You fall to your knees and thank the Lord above for His kindness and mercy. Then you stand up, join hands with your family and join the line of desperate people just like you. You look around at the faces of those around you and wonder if you look half as scared and traumatized as they do. So you force a smile and try to understand what will happen next.
Suddenly your children are being taken away from you. You are told that they are going to be fed and bathed and will be returned to you. Atleast that is what you think the border agents told you. The children are crying and struggling as you try your best to reassure them you will see them soon.
Six days later, you wake from your nightmares to find yourself still in one. Your arms ache for your children as you pull yourself from the floor to stand in line for a bologna sandwich and a cup of warm water. It isn’t much but you are thankful for even the smallest kindness. Your engorged breasts ache to feed your baby. The smell of unwashed bodies and fear stings your nostrils and the tears come again, tears that lay just under those you’ve been crying for more days than you can remember. Your mouth is dry, your skin burns and itches from filth and dehydration, but somehow the tears are there. They’ve been falling for so long that you no longer taste them or feel them burning your skin.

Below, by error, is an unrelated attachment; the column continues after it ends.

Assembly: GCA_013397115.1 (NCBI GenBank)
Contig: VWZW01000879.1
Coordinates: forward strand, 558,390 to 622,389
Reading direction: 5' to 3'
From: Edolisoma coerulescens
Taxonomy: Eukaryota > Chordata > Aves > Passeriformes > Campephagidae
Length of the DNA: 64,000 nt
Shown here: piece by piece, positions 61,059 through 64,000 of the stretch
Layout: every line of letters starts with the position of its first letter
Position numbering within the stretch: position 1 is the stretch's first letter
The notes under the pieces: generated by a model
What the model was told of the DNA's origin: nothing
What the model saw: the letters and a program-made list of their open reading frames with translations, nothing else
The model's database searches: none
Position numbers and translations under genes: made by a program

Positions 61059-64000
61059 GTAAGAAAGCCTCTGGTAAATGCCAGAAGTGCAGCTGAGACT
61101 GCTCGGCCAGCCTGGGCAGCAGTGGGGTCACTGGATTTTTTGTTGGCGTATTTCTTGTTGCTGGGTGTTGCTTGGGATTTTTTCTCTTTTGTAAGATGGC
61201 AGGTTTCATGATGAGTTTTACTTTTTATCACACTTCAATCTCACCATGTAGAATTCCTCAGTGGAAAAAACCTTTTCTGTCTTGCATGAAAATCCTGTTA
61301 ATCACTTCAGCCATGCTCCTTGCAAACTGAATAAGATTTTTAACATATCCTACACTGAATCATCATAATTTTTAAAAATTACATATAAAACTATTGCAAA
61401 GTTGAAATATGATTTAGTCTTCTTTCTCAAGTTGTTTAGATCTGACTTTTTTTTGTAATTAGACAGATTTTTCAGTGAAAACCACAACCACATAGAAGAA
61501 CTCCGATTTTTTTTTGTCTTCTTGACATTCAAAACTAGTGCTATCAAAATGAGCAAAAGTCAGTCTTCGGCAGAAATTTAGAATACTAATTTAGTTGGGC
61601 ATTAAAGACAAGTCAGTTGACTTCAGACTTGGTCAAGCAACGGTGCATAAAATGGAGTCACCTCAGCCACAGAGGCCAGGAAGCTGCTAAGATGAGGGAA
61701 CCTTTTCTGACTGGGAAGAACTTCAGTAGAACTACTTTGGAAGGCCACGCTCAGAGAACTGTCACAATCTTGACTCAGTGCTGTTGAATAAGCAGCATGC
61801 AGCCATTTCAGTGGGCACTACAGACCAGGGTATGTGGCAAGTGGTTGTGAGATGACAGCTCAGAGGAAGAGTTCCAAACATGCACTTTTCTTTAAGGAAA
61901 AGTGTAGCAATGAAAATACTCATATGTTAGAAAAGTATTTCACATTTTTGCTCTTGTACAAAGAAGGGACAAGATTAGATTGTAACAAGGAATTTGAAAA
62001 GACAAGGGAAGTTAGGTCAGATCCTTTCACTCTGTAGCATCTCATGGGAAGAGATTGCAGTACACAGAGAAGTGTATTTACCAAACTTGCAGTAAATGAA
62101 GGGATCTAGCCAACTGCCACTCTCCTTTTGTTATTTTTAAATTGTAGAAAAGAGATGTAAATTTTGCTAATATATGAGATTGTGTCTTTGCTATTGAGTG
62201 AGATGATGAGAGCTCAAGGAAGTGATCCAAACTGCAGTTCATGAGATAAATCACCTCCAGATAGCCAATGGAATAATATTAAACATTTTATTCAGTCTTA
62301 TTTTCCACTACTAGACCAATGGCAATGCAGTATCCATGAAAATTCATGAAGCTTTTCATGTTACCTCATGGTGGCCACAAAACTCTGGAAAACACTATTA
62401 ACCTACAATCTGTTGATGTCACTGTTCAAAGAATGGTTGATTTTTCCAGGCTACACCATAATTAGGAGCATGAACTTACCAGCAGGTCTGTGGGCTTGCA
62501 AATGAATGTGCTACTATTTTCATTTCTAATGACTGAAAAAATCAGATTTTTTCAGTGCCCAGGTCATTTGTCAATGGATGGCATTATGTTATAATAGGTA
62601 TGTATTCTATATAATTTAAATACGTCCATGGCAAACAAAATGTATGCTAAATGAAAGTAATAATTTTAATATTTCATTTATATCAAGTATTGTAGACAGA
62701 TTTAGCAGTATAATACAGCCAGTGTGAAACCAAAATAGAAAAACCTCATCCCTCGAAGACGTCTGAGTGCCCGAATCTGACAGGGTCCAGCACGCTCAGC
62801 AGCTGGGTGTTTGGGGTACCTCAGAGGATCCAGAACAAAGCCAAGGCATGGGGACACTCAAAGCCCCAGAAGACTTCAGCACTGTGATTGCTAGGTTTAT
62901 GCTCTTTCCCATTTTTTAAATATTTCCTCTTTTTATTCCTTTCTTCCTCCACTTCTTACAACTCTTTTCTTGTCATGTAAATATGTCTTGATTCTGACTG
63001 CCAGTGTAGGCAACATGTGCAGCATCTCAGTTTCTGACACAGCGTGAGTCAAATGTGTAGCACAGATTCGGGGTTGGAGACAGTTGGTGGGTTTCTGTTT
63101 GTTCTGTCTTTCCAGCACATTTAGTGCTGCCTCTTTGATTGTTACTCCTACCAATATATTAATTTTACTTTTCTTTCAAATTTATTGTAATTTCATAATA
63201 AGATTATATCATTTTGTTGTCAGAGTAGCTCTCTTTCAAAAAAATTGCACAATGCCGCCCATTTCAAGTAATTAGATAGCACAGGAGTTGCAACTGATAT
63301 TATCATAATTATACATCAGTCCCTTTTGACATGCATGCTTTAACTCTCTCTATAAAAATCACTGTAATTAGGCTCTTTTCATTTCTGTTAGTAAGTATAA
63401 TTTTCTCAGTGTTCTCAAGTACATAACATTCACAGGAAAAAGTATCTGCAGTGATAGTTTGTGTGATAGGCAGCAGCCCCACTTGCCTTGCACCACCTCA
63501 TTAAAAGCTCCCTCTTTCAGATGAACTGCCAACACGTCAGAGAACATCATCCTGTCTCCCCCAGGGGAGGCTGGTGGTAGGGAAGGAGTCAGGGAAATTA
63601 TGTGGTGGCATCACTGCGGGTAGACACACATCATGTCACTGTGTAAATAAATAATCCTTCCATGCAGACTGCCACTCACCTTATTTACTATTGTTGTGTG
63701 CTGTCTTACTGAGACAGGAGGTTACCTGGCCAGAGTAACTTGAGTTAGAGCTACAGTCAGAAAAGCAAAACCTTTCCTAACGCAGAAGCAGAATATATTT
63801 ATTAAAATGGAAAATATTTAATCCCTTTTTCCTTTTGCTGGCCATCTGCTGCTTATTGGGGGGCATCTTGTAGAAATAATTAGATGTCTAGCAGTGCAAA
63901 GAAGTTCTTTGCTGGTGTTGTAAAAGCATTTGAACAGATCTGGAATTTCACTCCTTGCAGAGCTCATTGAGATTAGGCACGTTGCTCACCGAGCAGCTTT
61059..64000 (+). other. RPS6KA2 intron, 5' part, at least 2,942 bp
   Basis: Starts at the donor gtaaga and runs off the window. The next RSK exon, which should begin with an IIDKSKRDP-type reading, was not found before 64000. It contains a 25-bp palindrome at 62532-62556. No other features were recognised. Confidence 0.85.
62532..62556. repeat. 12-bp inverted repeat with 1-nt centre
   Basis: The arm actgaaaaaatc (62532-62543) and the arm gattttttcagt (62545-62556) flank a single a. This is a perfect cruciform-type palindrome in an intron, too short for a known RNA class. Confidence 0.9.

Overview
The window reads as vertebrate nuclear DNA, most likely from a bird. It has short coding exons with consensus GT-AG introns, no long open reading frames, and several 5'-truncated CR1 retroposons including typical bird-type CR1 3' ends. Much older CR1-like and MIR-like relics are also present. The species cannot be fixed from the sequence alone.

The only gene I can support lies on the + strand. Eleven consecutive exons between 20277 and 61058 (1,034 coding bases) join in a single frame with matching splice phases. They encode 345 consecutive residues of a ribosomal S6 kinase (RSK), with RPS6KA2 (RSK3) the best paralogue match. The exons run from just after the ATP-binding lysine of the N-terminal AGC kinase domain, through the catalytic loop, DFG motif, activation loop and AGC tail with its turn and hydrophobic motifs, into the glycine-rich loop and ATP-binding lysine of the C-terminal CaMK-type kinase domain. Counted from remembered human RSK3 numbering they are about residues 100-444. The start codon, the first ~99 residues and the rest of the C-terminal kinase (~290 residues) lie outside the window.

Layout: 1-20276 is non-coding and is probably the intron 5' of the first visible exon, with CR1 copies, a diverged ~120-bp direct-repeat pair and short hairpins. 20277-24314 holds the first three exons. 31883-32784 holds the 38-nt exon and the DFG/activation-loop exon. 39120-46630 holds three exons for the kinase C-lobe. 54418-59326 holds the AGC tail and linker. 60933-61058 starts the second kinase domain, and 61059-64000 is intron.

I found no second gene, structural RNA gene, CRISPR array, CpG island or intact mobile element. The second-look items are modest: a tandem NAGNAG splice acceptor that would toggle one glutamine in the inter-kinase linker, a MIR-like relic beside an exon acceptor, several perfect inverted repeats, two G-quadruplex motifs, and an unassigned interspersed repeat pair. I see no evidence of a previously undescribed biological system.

Days blend into nights, you’ve prayed to every Saint, the Virgin Mother, Jesus Himself, and yes you’ve even “bothered”God with your endless entreaties. Is He listening? Is this His answer? Am I no longer worthy of God’s mercy? Are my children? God please save my children!
Two weeks later you find yourself in front of a judge. You try to tell your story. The trauma and the shame and the fear have taken its toll and you are barely able to speak. It is a story the judge has heard over and over again. She looks at you with what feels like indifference. She has formed a callous around her conscience so she can get through each day without her heart breaking over and over again. The judge tries to explain to you that your children have been sent to foster care hundreds of miles away. She further explains that you have to prove that you meet the requirements for asylum, so that you can stay in this country.